Vasek Pospisil Wimbledon 2015

Davis Cup star reveals ‘pain’ over ball changes after Finland defeat

Vasek Pospisil has piled the pressure on the ATP Tour, with the Canadian continuing the backlash about frequent ball changes after the defending champions faced a shock defeat to Finland.

Pospisil competed in the deciding doubles match alongside Alexis Galarneau, but was defeated in straight sets by the Finnish duo of Harri Heliövaara and Otto Virtanen.

However, it was clear that the former top 30 singles player was struggling with his elbow and underwent medical timeouts during the match.

And the 33-year-old has revealed the issue that began back in July, “I was in a lot of pain. It’s not fun playing in pain. I would have rather not played if we had somebody that was healthy and willing to go, but I was healthy enough. My tear healed a couple of days ago. I still have some issues but it’s not perfect, that’s for sure.”

Pospisil was not the only player on the Canadian team suffering with injury, with Felix Auger-Aliassime unable to compete in singles despite being in Malaga and Denis Shapovalov has been out since Wimbledon with a knee injury.

As a result, Milos Raonic and Gabriel Diallo competed in singles for Canada, with the former making a positive start before Diallo was beaten by the aforementioned Virtanen to setup the deciding doubles rubber.

Pospisil is not the only player in recent weeks to complain about frequent ball changes, with Novak Djokovic, Daniil Medvedev and Stan Wawrinka also speaking on the issue.

And the former Wimbledon quarter-finalist highlighted a recent tournament where balls were causing injury troubles, “Every player was complaining about the ball, every single player. It was like we were playing with a rock. I have never experienced anything like it in my life. Every time you hit the ball you felt pain in your wrist, elbows and shoulder.”

He continued, “Unfortunately, I played very well those two weeks. I guess they were good for my game but terrible for my body. By the second week, I had a second-degree tear in my UCL [Ulnar Collateral Ligament]. Almost tore it all the way through.

“Players don’t talk about it openly. They are in the locker room. I mean, how many wrist surgeries have we seen this year? I can name several players.”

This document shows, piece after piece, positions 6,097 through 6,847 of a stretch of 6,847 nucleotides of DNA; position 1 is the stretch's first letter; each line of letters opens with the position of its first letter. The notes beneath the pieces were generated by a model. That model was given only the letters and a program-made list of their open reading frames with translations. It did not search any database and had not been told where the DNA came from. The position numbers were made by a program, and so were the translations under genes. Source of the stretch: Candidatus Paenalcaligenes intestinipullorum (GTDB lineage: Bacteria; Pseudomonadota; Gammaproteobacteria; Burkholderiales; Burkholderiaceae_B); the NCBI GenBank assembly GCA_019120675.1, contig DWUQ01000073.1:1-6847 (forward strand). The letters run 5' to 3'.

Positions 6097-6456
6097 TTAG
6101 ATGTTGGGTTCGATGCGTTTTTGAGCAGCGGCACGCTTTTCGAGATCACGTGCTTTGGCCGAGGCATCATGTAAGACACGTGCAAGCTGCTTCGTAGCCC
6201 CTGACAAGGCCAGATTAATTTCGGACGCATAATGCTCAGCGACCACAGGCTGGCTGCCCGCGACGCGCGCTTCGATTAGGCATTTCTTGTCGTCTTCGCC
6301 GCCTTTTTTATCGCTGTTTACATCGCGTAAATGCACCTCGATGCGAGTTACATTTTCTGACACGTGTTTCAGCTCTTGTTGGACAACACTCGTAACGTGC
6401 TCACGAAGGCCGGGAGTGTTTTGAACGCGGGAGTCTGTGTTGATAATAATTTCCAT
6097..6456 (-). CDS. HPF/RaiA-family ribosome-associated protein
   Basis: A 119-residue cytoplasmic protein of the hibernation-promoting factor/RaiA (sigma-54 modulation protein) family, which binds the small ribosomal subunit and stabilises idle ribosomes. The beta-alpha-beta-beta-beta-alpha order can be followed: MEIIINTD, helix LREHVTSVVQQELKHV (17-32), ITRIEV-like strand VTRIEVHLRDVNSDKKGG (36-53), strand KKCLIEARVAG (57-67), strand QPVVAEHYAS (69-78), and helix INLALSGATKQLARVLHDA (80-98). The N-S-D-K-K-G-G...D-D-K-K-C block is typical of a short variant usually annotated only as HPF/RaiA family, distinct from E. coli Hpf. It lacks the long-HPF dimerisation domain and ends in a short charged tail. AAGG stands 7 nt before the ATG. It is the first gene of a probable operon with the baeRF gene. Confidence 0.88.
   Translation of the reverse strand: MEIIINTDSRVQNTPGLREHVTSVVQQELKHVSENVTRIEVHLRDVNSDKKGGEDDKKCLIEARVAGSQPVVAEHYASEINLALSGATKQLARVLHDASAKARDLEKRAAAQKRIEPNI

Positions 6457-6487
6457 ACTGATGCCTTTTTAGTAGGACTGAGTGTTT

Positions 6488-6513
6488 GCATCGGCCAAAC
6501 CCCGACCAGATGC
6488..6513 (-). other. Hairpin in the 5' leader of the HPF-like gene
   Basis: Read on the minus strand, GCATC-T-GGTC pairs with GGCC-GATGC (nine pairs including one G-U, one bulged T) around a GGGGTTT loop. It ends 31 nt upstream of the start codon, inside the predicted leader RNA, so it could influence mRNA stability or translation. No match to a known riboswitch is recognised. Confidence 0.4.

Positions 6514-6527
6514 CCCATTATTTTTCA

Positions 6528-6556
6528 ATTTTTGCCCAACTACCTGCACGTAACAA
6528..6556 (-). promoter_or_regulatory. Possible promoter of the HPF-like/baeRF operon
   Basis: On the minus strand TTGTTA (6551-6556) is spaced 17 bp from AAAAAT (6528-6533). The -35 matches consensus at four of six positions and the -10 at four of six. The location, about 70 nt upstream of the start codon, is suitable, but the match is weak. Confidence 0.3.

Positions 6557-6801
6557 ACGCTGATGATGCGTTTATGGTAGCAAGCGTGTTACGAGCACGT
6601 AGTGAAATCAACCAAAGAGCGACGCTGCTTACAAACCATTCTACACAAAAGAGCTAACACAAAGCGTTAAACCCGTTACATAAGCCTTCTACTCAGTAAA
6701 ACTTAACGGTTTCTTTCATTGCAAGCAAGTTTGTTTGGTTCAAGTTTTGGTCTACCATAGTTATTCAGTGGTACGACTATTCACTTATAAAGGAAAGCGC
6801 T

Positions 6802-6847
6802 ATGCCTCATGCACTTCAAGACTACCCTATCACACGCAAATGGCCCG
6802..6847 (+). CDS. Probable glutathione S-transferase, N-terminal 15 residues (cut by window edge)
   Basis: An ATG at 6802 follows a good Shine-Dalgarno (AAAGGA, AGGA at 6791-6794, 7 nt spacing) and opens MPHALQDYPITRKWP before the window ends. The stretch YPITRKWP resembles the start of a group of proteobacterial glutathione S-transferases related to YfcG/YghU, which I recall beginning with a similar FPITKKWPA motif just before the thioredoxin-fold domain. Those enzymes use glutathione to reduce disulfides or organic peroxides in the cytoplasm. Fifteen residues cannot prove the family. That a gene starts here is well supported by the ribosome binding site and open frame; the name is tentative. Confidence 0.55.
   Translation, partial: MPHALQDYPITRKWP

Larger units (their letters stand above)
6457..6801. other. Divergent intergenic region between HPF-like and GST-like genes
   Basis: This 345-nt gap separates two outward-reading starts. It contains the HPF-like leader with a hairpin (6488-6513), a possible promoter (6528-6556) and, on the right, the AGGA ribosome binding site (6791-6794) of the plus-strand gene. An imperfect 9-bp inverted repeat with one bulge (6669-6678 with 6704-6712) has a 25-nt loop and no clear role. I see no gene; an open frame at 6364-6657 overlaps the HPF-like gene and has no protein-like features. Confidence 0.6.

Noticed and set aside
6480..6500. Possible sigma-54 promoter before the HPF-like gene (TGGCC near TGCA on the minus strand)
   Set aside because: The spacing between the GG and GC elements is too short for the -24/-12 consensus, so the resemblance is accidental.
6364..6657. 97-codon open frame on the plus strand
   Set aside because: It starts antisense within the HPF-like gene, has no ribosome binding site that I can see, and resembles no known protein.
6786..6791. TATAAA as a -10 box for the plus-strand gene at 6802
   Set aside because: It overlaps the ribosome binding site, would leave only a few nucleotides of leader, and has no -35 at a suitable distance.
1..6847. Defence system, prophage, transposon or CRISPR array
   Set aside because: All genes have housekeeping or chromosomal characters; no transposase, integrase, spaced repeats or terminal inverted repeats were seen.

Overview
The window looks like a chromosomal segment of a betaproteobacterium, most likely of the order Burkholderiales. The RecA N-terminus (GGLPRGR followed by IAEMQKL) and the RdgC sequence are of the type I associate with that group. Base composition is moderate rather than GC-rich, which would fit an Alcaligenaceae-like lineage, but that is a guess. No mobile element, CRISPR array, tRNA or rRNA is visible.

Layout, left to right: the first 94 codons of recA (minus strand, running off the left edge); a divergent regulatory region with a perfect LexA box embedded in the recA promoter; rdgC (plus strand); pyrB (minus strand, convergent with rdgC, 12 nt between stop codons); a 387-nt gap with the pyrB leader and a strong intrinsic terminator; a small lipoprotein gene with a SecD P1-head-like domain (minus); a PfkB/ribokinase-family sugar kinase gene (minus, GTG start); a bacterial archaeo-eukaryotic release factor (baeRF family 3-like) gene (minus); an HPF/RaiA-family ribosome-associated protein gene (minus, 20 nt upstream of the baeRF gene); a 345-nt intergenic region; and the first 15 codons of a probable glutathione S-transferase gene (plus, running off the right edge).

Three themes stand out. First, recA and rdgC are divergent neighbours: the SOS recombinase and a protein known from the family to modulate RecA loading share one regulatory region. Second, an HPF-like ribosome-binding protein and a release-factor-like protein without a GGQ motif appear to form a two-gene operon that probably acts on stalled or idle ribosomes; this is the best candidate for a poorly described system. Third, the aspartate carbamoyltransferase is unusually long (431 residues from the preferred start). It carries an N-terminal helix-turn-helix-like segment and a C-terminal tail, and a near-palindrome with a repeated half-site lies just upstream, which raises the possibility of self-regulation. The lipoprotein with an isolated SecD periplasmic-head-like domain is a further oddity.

Pospisil co-founded the Professional Tennis Players Association (PTPA) with Djokovic back in 2019, and he revealed that the independent organisation are going to try and put more pressure on the ATP’s President Andrea Gaudenzi to address the issue.

“Tennis is a huge global business, multi-billion-dollar industry. I think we should be treated as partners,” said Pospisil. “I think players bring a lot of value to this business, and that hasn’t been the case. I have seen it. I have been on the (ATP) council. I know exactly how things go.

“There is a facade of collaboration but the reality is there’s not. Obviously, now there is a lot of pressure because of the Player Association (PTPA) because it’s being spoken about a lot more. So there is some movement there in the right direction.”

The former No.25 added, “Players can complain, complain, complain. At the end of the day, they don’t really have that much say in this sport, unfortunately. But it’s changing. It’s changing quickly. I think when it does, this sport will be a lot better.”

With Canada’s hopes of defending the Davis Cup now over, Finland move onto the semi-finals for the first time in history and will play either Czechia or Australia on Friday.

Inside the baseline…

Finland have continued to shock the world at the Davis Cup this year, knocking out record 32-time champions USA back in September and defending champions Canada yesterday without No.1 player Emil Ruusuvuori. The issue concerning ball changes definitely needs addressing by the ATP, as Pospisil is one of many players to make comments about it and increased avoidable injuries is the last thing that the tour needs.

READ NEXT – Davis Cup Finals 2023 Preview: A guide to the ‘Final 8’

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Matthew Johns, Tennishead Writer, is a professional tennis journalist with a specialist degree in Sports Journalism. He's a keen tennis player having represented his local club and University plus he's also a qualified tennis coach. Matthew has a deep knowledge of tennis especially the ATP Tour and thrives on breaking big tennis news stories for Tennishead.